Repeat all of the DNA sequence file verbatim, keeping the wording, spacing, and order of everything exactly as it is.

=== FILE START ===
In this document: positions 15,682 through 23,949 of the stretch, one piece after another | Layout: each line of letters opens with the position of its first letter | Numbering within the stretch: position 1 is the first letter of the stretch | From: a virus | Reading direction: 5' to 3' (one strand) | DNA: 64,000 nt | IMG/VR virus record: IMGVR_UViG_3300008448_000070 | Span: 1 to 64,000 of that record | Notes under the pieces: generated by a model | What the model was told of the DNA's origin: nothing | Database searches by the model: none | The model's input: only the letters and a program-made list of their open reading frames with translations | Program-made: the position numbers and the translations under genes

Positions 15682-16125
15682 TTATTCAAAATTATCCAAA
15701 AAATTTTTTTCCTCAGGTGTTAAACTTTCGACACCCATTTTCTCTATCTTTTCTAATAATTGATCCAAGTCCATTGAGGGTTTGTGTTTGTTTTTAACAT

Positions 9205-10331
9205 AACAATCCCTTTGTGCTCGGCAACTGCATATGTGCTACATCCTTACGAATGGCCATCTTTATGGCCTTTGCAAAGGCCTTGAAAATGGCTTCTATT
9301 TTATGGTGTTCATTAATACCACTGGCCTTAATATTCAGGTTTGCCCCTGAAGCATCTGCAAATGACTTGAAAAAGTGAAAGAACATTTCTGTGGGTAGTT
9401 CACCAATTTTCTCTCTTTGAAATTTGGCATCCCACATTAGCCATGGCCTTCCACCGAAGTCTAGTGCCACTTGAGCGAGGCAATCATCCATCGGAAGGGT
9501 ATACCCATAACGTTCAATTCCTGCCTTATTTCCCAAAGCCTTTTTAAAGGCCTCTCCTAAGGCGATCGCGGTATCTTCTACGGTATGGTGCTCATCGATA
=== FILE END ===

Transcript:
In this document: positions 15,682 through 23,949 of the stretch, one piece after another | Layout: each line of letters opens with the position of its first letter | Numbering within the stretch: position 1 is the first letter of the stretch | From: a virus | Reading direction: 5' to 3' (one strand) | DNA: 64,000 nt | IMG/VR virus record: IMGVR_UViG_3300008448_000070 | Span: 1 to 64,000 of that record | Notes under the pieces: generated by a model | What the model was told of the DNA's origin: nothing | Database searches by the model: none | The model's input: only the letters and a program-made list of their open reading frames with translations | Program-made: the position numbers and the translations under genes

Positions 15682-16125
15682 TTATTCAAAATTATCCAAA
15701 AAATTTTTTTCCTCAGGTGTTAAACTTTCGACACCCATTTTCTCTATCTTTTCTAATAATTGATCCAAGTCCATTGAGGGTTTGTGTTTGTTTTTAACAT

Positions 9205-10331
9205 AACAATCCCTTTGTGCTCGGCAACTGCATATGTGCTACATCCTTACGAATGGCCATCTTTATGGCCTTTGCAAAGGCCTTGAAAATGGCTTCTATT
9301 TTATGGTGTTCATTAATACCACTGGCCTTAATATTCAGGTTTGCCCCTGAAGCATCTGCAAATGACTTGAAAAAGTGAAAGAACATTTCTGTGGGTAGTT
9401 CACCAATTTTCTCTCTTTGAAATTTGGCATCCCACATTAGCCATGGCCTTCCACCGAAGTCTAGTGCCACTTGAGCGAGGCAATCATCCATCGGAAGGGT
9501 ATACCCATAACGTTCAATTCCTGCCTTATTTCCCAAAGCCTTTTTAAAGGCCTCTCCTAAGGCGATCGCGGTATCTTCTACGGTATGGTGCTCATCGATA